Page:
Health authorities seek to tackle Zika threat
THE ARRIVAL of Myanmar’s first documented case of Zika has prompted health authorities to boost disease control efforts, in a bid to contain its spread.
Following the announcement of a case presenting in Yangon, the Ministry of Health and Sports says it is stepping up monitoring mechanisms across the country.
The health ministry announced on October 27 that a pregnant foreigner living in Yangon’s Sanchaung township had been diagnosed with Zika. Her nationality and name were withheld, but she is reportedly undergoing medical treatment.
Department officials said on November 1 that over 40 potential Zika cases had been identified and underwent testing – but none tested positive. Since the first confirmed case, no other cases have been diagnosed.
The Yangon Public Health Department is rolling out measures to keep mosquito populations in check.
Dr Khin Nan Lon, the deputy of Yangon Region’s Department of Public Health, said officials will be proactively looking to stem the breeding of mosquitoes. Sanchaung township is receiving particular attention.
The Aedes aegypti mosquito also carries yellow fever, Japanese encephalitis and the West Nile virus. They breed in stagnant water – often in uncovered barrels, buckets, and discarded tires. However, the health department says the greatest concern is home bathrooms and water tanks.
“We will undertake mosquito control every second week of month. This is the best way to prevent and protect from both the Zika virus and dengue fever,” Dr Khin Nan Lon said. Deputy director general of the Department of Public Health Dr Than Htun Aung has urged the public to inform health authorities if symptoms of Zika are displayed – particularly if the patient has recently travelled to countries where Zika has presented.
In Mandalay, two permanent medical officers have been assigned to monitor tourists entering the airport, as well as to provide public education, said Mandalay Region Public Health Department health officer Dr Win Naing.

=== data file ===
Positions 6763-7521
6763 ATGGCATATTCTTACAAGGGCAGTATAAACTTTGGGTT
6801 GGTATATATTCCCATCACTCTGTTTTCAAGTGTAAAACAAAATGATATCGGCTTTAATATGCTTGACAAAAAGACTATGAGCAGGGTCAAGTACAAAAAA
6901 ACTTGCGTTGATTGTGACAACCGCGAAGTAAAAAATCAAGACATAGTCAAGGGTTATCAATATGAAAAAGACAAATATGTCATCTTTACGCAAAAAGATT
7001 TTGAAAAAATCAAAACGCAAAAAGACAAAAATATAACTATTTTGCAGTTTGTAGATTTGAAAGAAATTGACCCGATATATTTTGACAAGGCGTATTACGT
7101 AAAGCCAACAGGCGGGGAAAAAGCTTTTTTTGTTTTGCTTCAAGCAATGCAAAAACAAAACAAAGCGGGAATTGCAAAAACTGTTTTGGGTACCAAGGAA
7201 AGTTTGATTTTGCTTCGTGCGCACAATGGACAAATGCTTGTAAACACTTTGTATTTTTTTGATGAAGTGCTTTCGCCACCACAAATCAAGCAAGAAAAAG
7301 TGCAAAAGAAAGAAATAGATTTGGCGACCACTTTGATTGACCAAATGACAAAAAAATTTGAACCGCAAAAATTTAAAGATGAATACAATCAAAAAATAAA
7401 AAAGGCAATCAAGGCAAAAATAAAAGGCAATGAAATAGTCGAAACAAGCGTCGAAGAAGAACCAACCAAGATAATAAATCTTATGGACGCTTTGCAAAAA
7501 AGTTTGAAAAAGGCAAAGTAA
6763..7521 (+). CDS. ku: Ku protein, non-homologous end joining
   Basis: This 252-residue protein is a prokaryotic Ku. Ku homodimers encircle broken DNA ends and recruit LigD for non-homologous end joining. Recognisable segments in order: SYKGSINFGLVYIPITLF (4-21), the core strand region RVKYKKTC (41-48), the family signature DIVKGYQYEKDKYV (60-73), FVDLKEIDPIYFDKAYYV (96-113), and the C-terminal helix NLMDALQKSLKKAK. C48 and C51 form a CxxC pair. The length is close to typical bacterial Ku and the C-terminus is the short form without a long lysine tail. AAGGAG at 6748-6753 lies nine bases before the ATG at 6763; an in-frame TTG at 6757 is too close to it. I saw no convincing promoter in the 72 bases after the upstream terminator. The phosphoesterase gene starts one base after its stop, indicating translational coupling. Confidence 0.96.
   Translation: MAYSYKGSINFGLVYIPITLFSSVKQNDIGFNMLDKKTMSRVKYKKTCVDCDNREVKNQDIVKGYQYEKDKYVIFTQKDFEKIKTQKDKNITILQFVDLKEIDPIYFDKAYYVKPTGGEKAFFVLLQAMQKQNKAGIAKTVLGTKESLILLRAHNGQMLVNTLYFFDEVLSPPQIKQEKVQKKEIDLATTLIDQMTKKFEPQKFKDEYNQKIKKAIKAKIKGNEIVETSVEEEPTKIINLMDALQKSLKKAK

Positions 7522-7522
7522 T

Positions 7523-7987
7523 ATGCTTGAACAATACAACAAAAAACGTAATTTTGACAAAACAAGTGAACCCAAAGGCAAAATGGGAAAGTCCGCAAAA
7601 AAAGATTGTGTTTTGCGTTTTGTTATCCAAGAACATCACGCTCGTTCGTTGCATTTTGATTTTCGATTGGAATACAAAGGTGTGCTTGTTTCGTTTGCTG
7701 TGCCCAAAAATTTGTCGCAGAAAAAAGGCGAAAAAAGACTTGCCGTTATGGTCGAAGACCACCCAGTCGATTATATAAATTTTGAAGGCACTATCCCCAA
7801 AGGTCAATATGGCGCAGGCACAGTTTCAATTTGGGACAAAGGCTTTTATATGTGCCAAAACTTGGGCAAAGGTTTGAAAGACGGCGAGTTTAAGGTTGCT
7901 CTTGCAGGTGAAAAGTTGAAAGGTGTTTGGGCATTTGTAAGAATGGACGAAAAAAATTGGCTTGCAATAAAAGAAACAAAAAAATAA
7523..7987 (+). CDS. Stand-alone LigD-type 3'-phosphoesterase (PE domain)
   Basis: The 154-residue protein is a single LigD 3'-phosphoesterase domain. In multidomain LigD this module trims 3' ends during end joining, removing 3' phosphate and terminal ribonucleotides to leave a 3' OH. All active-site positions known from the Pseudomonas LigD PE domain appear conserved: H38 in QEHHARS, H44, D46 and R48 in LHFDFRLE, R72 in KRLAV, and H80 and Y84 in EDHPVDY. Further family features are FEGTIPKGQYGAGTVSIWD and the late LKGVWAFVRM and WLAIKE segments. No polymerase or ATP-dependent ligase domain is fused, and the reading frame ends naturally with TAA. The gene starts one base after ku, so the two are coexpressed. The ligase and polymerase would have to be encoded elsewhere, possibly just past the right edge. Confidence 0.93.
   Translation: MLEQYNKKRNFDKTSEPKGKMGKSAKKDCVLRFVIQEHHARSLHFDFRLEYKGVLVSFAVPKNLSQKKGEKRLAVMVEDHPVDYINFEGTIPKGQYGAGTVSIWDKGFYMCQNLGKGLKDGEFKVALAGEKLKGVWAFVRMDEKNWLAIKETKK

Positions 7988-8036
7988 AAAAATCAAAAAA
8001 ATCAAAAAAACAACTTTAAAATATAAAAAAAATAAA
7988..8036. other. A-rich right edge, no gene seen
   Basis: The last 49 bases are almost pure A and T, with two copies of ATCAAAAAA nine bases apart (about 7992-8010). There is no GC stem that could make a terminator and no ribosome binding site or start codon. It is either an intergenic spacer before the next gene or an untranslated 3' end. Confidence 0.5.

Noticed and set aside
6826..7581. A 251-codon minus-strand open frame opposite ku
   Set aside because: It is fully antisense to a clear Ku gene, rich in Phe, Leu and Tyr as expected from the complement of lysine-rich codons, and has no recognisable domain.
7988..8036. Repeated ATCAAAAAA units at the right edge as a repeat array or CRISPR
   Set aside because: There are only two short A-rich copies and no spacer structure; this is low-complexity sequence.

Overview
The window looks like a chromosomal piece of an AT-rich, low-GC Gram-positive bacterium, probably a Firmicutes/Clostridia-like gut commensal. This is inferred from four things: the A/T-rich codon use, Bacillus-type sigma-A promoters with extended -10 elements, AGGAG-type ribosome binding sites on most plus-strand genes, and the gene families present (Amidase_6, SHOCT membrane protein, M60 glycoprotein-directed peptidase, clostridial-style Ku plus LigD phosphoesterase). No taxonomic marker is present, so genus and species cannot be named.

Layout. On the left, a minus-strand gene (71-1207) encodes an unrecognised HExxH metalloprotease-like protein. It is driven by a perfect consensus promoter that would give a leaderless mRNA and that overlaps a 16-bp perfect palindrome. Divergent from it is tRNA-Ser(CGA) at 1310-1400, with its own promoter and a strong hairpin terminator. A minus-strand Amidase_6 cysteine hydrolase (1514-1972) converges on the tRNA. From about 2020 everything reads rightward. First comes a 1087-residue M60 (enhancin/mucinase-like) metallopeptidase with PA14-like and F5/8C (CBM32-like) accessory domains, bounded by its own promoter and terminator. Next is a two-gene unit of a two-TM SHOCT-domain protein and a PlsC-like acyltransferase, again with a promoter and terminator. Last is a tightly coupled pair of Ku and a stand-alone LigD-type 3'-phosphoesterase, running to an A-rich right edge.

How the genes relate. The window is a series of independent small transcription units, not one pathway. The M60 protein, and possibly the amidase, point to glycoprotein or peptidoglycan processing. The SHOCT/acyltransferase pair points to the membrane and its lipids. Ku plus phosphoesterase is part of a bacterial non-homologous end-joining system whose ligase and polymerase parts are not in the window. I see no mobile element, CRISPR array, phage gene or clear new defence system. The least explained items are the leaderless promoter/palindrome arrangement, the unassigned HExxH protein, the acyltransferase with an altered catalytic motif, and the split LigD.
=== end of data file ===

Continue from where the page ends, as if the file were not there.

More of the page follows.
“The public has been informed to report to the nearest clinic if four symptoms of Zika virus are present. Fumigation is being done to control the spread of mosquitoes,” Dr Win Naing added.
Just one in five people infected with Zika will exhibit symptoms, including mild fever, headache, joint pains, conjunctivitis, vomiting and skin rashes. If symptoms appear, they will typically show between two and seven days following the mosquito bite. Zika can also be sexually transmitted.
The Ministry of Health and Sports issued an alert in early September that pregnant women or those trying to conceive ought to avoid visiting Zikaafflicted countries.
Dr Than Htun Aung says the death rate of Zika is low, but there are a range of complications possible for infected pregnant women.
“Pregnancy could cause problems such as a baby being born with microcephaly, or disrupted brain growth,” he said. Zika has also been linked with the rare auto-immune disorder Guillian-Barré Syndrome.
“The best way to avoid Zika is to try not to be bitten by mosquitoes, and controlling their breeding,” said Dr Than Htun Aung. “Pregnant women and those attempting to conceive should be aware that it is important not to bitten.”